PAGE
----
“Let them gloat in the meantime. This is just the beginning. Abangan,” Carpio-Morales said.
The ICC report stated that its findings may be reconsidered in light of new facts and evidence, which Del Rosario and Carpio-Morales vowed to provide. – RRD (with details from Correspondent Rosalie Coz)
Beijing – The Chinese government Thursday threatened the United States with “countermeasures” and “consequences” after the US president signed two bills into law backing Hong Kong’s pro-democracy protesters.
Donald Trump in a statement said he had signed the bills — the Hong Kong Human Rights and Democracy Act 2019 and one against crowd control munition exports to the territory — out of “respect” to Chinese President Xi Jinping and the people of Hong Kong.
China’s Ministry of Foreign Affairs in a statement Thursday responded by reminding “the US that Hong Kong is part of China and Hong Kong affairs are China’s internal affairs where no foreign government or force shall interfere. This Act will only further expose the malicious and hegemonic nature of US intentions to the Chinese people, including our Hong Kong compatriots.”
“We urge the US to not continue going down the wrong path, or China will take countermeasures, and the US must bear all consequences,” it added.
Chinese Vice Foreign Minister Le Yucheng also summoned US Ambassador to China Terry Branstad “to lodge stern representations and strong protest” to the passing of the Act, state news agency Xinhua reported Thursday.
The two countries are still immersed in negotiations to end their trade war, which could be affected by the bills, however the statement does not specify the countermeasures it intends to apply.
The Hong Kong government also expressed its “strong opposition” to the new laws, saying in a statement that they “contravene in Hong Kong’s internal affairs” and would harm relations with the US.
“The two acts are unreasonable. Although human rights and democracy are mentioned in the title of the Act, some of the provisions in the Act are actually about export control and enforcement of the sanctions imposed by the United Nations in Hong Kong, which are totally unrelated to human rights and democracy in Hong Kong,” a government spokesman said.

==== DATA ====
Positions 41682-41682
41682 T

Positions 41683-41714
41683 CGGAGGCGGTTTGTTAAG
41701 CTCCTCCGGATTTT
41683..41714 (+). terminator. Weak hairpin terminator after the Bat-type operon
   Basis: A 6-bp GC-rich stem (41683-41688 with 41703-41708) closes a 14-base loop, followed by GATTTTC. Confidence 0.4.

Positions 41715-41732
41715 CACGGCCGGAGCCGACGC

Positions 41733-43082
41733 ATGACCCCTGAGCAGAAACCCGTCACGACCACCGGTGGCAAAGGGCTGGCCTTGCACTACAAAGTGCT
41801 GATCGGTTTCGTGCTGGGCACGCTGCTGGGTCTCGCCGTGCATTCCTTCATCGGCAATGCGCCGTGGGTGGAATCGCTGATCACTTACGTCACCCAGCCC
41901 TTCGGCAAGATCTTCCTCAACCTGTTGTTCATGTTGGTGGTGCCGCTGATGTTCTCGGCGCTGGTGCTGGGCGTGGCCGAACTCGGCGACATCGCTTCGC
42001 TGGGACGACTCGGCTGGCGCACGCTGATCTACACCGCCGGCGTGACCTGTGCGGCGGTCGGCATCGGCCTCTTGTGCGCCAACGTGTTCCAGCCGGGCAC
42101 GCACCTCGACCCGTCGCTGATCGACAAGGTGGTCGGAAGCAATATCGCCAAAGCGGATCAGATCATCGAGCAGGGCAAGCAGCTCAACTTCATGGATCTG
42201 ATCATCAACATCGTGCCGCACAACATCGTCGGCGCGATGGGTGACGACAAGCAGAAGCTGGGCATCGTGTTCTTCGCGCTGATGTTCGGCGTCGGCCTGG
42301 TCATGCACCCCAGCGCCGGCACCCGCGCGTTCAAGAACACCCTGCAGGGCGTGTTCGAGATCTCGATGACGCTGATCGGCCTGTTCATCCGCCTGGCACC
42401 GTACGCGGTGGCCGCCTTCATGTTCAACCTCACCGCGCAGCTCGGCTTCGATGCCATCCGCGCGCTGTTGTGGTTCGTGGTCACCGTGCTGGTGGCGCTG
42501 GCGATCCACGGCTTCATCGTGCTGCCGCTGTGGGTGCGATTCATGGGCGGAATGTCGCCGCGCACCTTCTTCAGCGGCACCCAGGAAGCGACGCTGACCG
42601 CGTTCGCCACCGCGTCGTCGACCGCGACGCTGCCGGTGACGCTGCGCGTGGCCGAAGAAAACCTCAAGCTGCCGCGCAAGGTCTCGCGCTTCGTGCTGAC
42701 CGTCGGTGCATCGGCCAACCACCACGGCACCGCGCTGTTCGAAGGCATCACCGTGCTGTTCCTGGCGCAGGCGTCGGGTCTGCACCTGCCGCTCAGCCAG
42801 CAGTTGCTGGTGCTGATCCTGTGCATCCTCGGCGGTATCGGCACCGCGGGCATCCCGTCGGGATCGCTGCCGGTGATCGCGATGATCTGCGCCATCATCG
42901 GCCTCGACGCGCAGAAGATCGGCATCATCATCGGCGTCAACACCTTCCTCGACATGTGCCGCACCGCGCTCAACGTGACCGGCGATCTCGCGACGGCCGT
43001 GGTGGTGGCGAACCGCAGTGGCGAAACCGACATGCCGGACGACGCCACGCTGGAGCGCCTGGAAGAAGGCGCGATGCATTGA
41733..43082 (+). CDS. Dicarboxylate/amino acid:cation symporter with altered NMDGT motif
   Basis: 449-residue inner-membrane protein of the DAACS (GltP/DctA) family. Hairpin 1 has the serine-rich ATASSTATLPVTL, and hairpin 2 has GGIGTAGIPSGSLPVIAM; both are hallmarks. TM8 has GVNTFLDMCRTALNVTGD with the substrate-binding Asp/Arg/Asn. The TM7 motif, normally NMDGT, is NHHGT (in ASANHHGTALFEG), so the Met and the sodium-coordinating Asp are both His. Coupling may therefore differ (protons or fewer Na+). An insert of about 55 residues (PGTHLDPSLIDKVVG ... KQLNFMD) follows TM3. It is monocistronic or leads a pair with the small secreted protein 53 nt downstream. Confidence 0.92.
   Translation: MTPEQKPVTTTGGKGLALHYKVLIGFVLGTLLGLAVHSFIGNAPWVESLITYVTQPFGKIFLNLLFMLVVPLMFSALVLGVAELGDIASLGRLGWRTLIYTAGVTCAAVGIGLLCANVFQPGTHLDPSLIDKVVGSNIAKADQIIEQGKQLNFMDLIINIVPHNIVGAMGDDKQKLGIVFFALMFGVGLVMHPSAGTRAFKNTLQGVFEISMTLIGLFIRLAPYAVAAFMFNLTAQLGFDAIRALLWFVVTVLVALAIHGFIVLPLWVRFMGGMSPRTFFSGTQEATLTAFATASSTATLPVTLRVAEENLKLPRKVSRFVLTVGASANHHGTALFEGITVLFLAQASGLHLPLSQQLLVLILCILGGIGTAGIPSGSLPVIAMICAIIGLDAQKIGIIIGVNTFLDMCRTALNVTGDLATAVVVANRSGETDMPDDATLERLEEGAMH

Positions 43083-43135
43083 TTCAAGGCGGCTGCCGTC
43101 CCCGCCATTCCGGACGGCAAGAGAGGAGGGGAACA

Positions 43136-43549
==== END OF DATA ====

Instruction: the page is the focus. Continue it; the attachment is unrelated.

The Hong Kong Human Rights and Democracy Act 2019, passed last week by the US Senate, requires the US State Department to conduct a review at least annually as to whether Hong Kong retains enough autonomy from mainland China to qualify for special trade considerations, and threatens sanctions against officials responsible for human rights violations.
Following the approval by the Senate last week, the Chinese government threatened that “China will take strong opposing measures and the US has to bear all the consequences” if it was passed into law. Beijing also reportedly summoned a senior US diplomat over the move.
The second bill signed into law Wednesday prohibits US exports of specified police equipment such as teargas, pepper spray, rubber bullets and stun guns to Hong Kong.
“They are being enacted in the hope that Leaders and Representatives of China and Hong Kong will be able to amicably settle their differences leading to long term peace and prosperity for all,” Trump said.
At the weekend, the pro-democracy movement in Hong Kong swept the local elections, winning 388 of the total 452 district council seats up for grabs. The side aligned with Beijing suffered a crushing defeat with only 59 councilors, compared to the almost 300 it had, while independents won five seats in the elections which saw a record 71.2% turnout.
Hong Kong was passed to Chinese sovereignty in 1997, although it still retains a degree of independence from Beijing under the “one country, two systems” formula. According to the handover deal between London and Beijing, this political system — which includes certain legal freedoms not recognized in mainland China — must be preserved until 2047. EFE-EPA